Jewellery overtakes classic cars in the battle for luxury investments

Luxury jewellery house Kat Florence has opened the doors to a brand new store on London Mayfair's Grafton Street. Specialising in work with rare jewels in a rainbow of vibrant colours, the London store showcases the unique and vivid Kat Florence style in a fresh and original space. The Mayfair boutique has the feel of an atelier, where customers are invited to come in and learn about the process that transforms rough gemstones into vibrant jewels.

Jewellery has caught the eyes of investors over classic cars in the last 12 months, reveals the latest report by Knight Frank Luxury Investment Index (KFLII).

According to KFLII, which tracks the price growth of 10 luxury investment sectors, classic cars, which has dominated the rankings over the past few years, has moved into sixth places with wine and jewellery now overtaking.

Jewellery has increased in value by 142% over the past 10 years, with the sector’s prices rising by 4% in the last 12 months. While pearls are still the top performer (+282% across the last decade), their growth is starting to level out and more modern jewellery, especially pieces from the Belle Époque/Art Deco era, are starting to set the pace (+93% across the last decade).

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“There is a current trend for jewels from the post-war era, where the emphasis is on design, quality and workmanship. These pieces, often unique or in limited supply, are easy to wear, distinctive and increasingly sought after by discerning collectors,” head of Bonhams jewellery team, Jean Ghika, explains. “Historically, jewellery has been a form of wearable adornment, but it is now increasingly being considered an art form in its own right. Modern and contemporary jewellery designers appeal to collectors who wish to build a collection of jewellery as they might build a collection of contemporary art.”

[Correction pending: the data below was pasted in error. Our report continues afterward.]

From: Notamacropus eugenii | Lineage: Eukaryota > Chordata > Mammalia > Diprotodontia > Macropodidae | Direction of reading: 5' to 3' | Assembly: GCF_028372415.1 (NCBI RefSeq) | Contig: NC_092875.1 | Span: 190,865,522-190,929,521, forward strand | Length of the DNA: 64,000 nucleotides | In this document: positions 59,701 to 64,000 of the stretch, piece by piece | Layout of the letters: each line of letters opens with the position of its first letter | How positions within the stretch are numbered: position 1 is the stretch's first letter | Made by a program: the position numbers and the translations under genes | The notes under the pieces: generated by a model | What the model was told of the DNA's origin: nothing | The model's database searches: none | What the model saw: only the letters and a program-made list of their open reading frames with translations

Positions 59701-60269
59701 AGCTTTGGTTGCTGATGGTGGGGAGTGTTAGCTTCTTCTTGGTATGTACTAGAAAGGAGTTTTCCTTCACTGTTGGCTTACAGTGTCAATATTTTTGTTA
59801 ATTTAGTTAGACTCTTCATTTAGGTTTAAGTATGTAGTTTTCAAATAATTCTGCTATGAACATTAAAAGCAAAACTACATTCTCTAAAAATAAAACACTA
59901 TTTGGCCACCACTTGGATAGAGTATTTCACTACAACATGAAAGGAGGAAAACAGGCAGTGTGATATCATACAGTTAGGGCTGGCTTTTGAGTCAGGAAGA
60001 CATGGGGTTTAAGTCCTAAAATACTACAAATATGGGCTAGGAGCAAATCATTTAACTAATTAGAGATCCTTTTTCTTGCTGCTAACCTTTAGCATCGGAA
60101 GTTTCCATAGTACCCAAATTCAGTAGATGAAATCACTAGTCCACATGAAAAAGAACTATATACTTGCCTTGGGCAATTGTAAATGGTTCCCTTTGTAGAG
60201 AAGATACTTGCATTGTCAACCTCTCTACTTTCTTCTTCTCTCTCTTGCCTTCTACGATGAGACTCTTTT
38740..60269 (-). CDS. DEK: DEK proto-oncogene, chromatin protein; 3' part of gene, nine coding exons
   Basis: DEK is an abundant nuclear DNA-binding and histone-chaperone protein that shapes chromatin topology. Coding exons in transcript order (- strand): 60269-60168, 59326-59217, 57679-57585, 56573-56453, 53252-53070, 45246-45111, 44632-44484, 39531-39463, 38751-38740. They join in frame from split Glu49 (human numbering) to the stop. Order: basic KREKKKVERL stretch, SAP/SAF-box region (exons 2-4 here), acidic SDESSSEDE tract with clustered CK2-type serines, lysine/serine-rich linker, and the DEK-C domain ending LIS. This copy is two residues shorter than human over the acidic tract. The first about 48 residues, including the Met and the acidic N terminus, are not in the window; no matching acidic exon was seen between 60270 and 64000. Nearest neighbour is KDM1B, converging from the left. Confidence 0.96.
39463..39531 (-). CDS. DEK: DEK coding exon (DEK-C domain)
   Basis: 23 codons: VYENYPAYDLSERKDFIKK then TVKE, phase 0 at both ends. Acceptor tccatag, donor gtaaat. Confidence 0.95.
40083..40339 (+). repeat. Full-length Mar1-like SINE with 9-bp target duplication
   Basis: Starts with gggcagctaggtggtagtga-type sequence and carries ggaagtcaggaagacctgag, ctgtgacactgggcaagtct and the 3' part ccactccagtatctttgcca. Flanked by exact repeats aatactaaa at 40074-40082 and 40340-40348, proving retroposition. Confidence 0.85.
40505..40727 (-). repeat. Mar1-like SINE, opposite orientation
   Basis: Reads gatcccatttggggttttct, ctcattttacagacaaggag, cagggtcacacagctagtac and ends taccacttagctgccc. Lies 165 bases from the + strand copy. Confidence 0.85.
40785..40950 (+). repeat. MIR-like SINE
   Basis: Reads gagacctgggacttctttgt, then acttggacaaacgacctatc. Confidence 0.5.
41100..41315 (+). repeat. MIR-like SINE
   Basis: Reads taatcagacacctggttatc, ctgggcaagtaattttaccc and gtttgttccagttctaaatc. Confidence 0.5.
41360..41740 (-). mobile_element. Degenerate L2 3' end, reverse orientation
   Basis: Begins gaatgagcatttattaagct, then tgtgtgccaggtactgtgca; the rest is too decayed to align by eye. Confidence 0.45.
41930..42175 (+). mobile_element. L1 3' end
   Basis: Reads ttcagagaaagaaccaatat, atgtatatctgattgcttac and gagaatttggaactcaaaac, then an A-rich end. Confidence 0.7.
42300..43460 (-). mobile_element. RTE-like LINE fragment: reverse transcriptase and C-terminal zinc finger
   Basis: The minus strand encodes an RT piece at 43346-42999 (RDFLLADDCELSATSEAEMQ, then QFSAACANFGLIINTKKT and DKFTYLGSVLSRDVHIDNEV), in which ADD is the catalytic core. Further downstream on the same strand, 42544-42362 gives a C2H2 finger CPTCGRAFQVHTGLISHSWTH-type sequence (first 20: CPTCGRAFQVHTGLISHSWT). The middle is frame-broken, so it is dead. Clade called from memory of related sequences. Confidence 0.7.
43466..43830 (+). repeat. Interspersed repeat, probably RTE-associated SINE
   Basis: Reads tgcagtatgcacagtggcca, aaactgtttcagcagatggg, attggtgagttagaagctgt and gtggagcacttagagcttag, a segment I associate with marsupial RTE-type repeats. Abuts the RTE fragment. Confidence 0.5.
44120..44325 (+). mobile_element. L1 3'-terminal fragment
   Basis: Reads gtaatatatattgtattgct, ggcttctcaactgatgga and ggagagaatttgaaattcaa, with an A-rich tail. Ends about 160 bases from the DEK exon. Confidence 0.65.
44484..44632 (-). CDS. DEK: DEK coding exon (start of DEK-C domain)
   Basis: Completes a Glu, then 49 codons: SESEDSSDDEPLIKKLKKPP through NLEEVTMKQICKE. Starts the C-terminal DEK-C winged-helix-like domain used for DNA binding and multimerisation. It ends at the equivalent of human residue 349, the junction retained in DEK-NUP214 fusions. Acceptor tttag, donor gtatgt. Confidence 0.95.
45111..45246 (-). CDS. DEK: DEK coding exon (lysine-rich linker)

It has also been a stellar year for coloured gems, with the world record being set for price per carat for a green gem when the 18.04-carat ‘Rockefeller’ emerald sold for $5.5million at auction. Blue stones continue to set the price growth benchmark for diamonds, rising by 5.5% over the past 12 months, compared with a slight drop in the value of pink diamonds, according to data from the Fancy Color Research Foundation (FCRF).

Andrew Shirley, who compiles KFLII, comments: “It has been an interesting year so far in the world of luxury investments, but one that is difficult to generalise about. While the most highly coveted objects of desire have performed strongly at auction, buyers remain circumspect when purchasing new assets for their collections.

“Jewellery continues to capture the imagination of wealthy collectors and is a genuine investment of passion – offering not only great pleasure to its owner, but also, as novelist Barbara Taylor Braford points out, acting as a highly mobile store of wealth.”

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